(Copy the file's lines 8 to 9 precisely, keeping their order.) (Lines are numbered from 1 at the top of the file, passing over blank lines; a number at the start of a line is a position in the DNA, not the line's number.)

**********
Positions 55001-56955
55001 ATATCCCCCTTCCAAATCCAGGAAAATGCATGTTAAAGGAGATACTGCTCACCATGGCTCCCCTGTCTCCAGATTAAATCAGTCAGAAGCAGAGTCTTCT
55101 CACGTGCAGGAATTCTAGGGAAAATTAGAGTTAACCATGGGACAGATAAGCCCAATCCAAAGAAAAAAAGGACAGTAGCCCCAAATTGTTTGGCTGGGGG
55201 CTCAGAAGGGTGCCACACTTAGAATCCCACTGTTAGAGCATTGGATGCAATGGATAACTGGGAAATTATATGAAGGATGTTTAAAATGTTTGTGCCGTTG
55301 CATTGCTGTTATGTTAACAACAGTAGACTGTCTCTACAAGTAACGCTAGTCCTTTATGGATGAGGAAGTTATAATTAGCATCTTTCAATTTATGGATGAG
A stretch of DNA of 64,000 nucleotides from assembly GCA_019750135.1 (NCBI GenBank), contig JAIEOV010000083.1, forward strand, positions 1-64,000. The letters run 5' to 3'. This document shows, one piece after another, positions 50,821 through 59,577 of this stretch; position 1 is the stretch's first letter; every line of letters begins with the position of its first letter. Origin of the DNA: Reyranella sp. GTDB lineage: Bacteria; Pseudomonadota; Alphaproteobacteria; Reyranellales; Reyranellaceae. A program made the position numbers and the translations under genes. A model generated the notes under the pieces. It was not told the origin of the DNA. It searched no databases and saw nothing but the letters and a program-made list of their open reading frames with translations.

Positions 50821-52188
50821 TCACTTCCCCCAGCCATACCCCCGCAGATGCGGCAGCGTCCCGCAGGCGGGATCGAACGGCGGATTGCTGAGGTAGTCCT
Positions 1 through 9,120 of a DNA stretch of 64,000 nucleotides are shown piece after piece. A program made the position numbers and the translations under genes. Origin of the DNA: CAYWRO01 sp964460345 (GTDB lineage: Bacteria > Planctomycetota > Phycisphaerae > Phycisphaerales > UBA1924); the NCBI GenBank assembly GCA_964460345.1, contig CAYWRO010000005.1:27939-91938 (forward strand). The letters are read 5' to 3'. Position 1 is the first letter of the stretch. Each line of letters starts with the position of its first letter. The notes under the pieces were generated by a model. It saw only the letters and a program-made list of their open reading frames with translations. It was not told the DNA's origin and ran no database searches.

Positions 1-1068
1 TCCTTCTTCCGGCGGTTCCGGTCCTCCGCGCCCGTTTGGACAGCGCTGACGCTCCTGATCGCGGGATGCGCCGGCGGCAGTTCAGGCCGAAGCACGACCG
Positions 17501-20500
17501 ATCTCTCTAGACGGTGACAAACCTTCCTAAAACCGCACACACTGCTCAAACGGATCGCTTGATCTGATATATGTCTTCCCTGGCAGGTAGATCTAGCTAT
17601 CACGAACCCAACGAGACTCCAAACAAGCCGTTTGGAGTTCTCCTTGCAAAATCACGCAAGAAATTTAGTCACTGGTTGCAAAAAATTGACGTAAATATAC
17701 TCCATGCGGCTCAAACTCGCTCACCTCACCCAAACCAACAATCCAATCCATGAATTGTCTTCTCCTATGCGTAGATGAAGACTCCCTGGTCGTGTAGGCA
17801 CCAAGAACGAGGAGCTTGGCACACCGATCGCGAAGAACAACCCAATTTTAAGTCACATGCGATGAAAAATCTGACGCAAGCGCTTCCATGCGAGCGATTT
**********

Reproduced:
50821 TCACTTCCCCCAGCCATACCCCCGCAGATGCGGCAGCGTCCCGCAGGCGGGATCGAACGGCGGATTGCTGAGGTAGTCCT
Positions 1 through 9,120 of a DNA stretch of 64,000 nucleotides are shown piece after piece. A program made the position numbers and the translations under genes. Origin of the DNA: CAYWRO01 sp964460345 (GTDB lineage: Bacteria > Planctomycetota > Phycisphaerae > Phycisphaerales > UBA1924); the NCBI GenBank assembly GCA_964460345.1, contig CAYWRO010000005.1:27939-91938 (forward strand). The letters are read 5' to 3'. Position 1 is the first letter of the stretch. Each line of letters starts with the position of its first letter. The notes under the pieces were generated by a model. It saw only the letters and a program-made list of their open reading frames with translations. It was not told the DNA's origin and ran no database searches.